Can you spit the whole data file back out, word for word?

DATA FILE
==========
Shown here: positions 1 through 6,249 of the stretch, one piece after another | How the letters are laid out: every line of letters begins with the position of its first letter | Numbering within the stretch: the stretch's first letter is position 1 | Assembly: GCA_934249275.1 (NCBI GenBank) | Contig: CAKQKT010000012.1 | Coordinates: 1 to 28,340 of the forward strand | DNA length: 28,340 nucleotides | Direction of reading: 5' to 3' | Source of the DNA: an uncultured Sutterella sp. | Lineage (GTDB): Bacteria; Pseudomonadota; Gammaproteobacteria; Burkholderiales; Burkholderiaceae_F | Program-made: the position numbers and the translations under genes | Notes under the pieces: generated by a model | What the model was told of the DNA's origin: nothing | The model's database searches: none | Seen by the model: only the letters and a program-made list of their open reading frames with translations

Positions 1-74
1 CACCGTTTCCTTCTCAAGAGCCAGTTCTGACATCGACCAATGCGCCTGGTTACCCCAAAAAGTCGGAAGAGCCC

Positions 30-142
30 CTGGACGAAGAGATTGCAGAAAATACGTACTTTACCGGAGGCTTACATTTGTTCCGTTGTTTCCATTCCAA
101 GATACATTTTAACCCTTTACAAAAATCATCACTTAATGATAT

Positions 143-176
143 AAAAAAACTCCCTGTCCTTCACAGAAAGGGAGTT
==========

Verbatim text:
Shown here: positions 1 through 6,249 of the stretch, one piece after another | How the letters are laid out: every line of letters begins with the position of its first letter | Numbering within the stretch: the stretch's first letter is position 1 | Assembly: GCA_934249275.1 (NCBI GenBank) | Contig: CAKQKT010000012.1 | Coordinates: 1 to 28,340 of the forward strand | DNA length: 28,340 nucleotides | Direction of reading: 5' to 3' | Source of the DNA: an uncultured Sutterella sp. | Lineage (GTDB): Bacteria; Pseudomonadota; Gammaproteobacteria; Burkholderiales; Burkholderiaceae_F | Program-made: the position numbers and the translations under genes | Notes under the pieces: generated by a model | What the model was told of the DNA's origin: nothing | The model's database searches: none | Seen by the model: only the letters and a program-made list of their open reading frames with translations

Positions 1-74
1 CACCGTTTCCTTCTCAAGAGCCAGTTCTGACATCGACCAATGCGCCTGGTTACCCCAAAAAGTCGGAAGAGCCC

Positions 30-142
30 CTGGACGAAGAGATTGCAGAAAATACGTACTTTACCGGAGGCTTACATTTGTTCCGTTGTTTCCATTCCAA
101 GATACATTTTAACCCTTTACAAAAATCATCACTTAATGATAT

Positions 143-176
143 AAAAAAACTCCCTGTCCTTCACAGAAAGGGAGTT